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82

AQUATIC ANIMALS.


"The Holy Land" is strictly an inland tract of mountains, for the Israelites had no possessions on the coast, the one part of which belonged to the Phœnicians, the other to the Philistines, whose chief god was Dagon, having the face and hands of a man, the body of a fish (1 Sam. v. 4).

Their one river is the Jordan, too rapid, too muddy, too deep in its hot rocky bed for angling to be either pleasurable or profitable. The smaller streams (Kishon and Jabbok) were on the confines, and were alternately dry and rushing torrents. Of its three lakes, the largest (the Dead Sea) was almost entirely destitute of all life, animal and vegetable (with the exception, it is said, of some molluscs,—Sargus salvianus and Melanopsis); so that the only fishing preserves were the Lake of Gennesaret and the pools of Heshbon (Cant. vii. 4). We learn that they used both a drag-net and a hook for catching them (Is. xix. 8).

Beyond mention of the fact of the creation of fish generally, and the Mosaic division of their species into the clean and unclean, and their incidental mention in our Lord's history as an article of food, and of the occupation of fishing as a parabolic illustration, fish enter but little into the phraseology of the Bible, and not a single species is named, if we except the whale. Josephus notices that the species found in the Jordan and Lake of Gennesaret are identical with those in the Nile. Recent explorers have confirmed that opinion, and found some that belong only to the African families. They are chiefly of the bream, carp, and perch tribes, the shoals of which, coming up at night to the mouths of the warm springs of the two Bethsaidas, are most extraordinary, often thickly covering an acre of water. The Siluroids were held by Egyptians, as well as Hebrews, to be unfit for food, on sanitary grounds. The following Table will show the extent of the Palestine fisheries, and the species recently found.

FISHERIES OF PALESTINE, WITH THEIR PRODUCTS.

N.B.–T.=Tristram; H.=Houghton; R.=Rolleston.

Waters. English Name. Ichthyological Species. Remarks.
Gennesaret, L.

Bream.
Sheat-fish.

Chromis Nilotica. H.

Clarias macracanthus. T.

Coracinus. T.

The Siluroids are unfit for food, and are the "bad fish cast away" by the fishermen (Matt. xiii. 47, 48.).

  Hemichromis. T.

Unknown to science, but found by Livingstone in S.E. Africa.

Carp.

Perch.

Dog-fish.

Labeo barbus canis. H.  
Jabbok, R. Barbel. Barbus longiceps.

The Jabbok swarms with fish, swimming in a continuous line, coming and going. T.

Jordan, R.

Minnow.

Barbel.

Bream.

Cyprinodon Hammonis. H.

These all die on reaching the Dead Sea, where they are devoured by the birds waiting for them (see Ezek. xlvii. 10).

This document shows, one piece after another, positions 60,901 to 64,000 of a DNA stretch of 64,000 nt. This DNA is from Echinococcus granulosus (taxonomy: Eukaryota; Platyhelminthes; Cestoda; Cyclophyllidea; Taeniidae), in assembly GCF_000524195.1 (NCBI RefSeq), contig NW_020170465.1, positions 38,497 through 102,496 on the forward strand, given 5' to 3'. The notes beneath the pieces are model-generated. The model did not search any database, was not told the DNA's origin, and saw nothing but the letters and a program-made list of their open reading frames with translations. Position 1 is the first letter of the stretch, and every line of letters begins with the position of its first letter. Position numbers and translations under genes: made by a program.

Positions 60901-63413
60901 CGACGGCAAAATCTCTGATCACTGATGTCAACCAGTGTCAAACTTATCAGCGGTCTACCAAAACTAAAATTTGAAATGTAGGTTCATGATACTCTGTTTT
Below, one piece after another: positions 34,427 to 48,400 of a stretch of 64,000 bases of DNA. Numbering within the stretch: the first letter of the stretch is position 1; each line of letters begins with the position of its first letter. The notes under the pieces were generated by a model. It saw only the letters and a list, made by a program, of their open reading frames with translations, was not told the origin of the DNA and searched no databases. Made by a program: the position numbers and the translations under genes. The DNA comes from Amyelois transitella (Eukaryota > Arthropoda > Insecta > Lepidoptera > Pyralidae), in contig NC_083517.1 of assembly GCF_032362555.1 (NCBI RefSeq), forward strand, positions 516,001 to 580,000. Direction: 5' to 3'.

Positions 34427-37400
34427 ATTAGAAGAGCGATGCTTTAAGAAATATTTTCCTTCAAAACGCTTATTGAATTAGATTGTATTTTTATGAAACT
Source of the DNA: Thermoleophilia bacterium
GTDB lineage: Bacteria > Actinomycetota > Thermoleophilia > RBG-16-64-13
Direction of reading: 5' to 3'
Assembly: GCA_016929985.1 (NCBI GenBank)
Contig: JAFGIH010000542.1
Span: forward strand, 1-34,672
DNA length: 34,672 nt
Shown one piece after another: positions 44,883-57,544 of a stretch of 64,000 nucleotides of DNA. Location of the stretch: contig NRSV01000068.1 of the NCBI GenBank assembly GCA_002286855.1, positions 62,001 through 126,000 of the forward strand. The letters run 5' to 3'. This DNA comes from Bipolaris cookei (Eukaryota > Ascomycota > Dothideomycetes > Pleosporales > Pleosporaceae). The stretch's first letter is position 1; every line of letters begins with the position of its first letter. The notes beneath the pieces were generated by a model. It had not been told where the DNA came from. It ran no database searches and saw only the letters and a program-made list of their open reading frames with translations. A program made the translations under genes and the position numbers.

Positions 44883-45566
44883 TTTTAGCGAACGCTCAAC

Kishon, R. Blenny. Blennius lupulus.

Fewer fish in the streams flowing westward than in those flowing eastward.

83

AQUATIC ANIMALS MENTIONED IN THE BIBLE.

English
Translation.
Hebrew and Greek. Animal Supposed. Remarks.
Jonah's Fish. (Jonah i. 17.)

Dâg gadöl.

κη̑τος.

Shark (?).

The Hebrew only speaks of "a great fish," without particular specification; but in Matt. xii. 40, that fish is translated "whale" (ketos); but the Greek, like the Hebrew, is general, and strictly means only a "sea-monster." A whale has too contracted a throat to swallow a man; but sharks capable of doing so are not uncommon in the Mediterranean now.

Tobit's Fish.

ἰχθύς.

Sheat-fish (?).

Siluridæ.

As Tobit's fish leaped out of the Tigris to attack a man (contrary to the habits of any known fish), it may have been a crocodile, or one of the Siluridaz. Bochart says that Galen and Dioscorides prescribed the gall of the sheat-fish as an eye-salve. T.

Onycha.

(Ex. xxx. 34;

Ecclus. xxiv. 15.)

Shecheleth.

ὄνυξ.

Wing-shell.

Strombus.

Twice referred to: once as one ingredient of the holy perfume of the tabernacle; once, in the Apocrypha, as emitting a delicious odour. The name "onyx" means a "claw" or "nail;" and so the small shell on the foot of many molluscs, with which the larger shell is closed, gets its name. From this smaller shell, or valve, part of the ingredients of the compound "frankincense" were obtained. Many species of it are found in the Red Sea, and shells of the largest kind are familiar to us as old-fashioned chimney ornaments. R.

Pearls

(Job xxviii. 18.)

Gabish

μαργαρι̑ται.

Pearl oyster.

Avicula Margaritifera.

Only once named in the Old Testament, often in the New; always as a jewel. The pearl oyster is abundant in the Persian Gulf, and Red Sea. Its shell ("mother of pearl") is still a commodity of general traffic in Palestine, being carved by the peasants into religious ornaments.

Purple (fish). Argaman.

Purple fish

Murex brandaris. M. trunculus.

A valuable dye (which Lydia sold), traditionally said to come from a small vessel in the throat of a shellfish. Tyrian purple (or fiery red) was of two kinds, one light (i.e. scarlet), the other dark (i.e. crimson); and probably, by admixture with other colours, various shades of purple, and even blue, may have been subsequently invented. The art of extracting it, known to the Phoenicians, is lost. It was so costly as to be one of the peculiar insignia of royalty or official distinction.

Whale

(Ex. vii. 9; x. 12; Deut. xxxii. 33; Ps. xci. 13; Jer. li. 34.)

Tannin.

κη̑τος.

Some land-monster.

Dragon, or serpent (?).

The Hebrew word means a "monster" in animal life. In Gen. i. 21, "great whale" is generic of all monsters created out of water; but in Lam. iv. 3 the "whale" is specifically mentioned by one who knew its habits, and its classification among mammalia. Two species of dolphin have been found in the Mediterranean, and another in the Red Sea; but true whales are also to be found in the former. R.

(Job vii. 12; Ps. lxxiv. 13, 14; Is. xxvii. 1; Ezek. xxix.3; xxxii. 2.)  

Some sea-monster. Crocodilus (?).

See Leviathan

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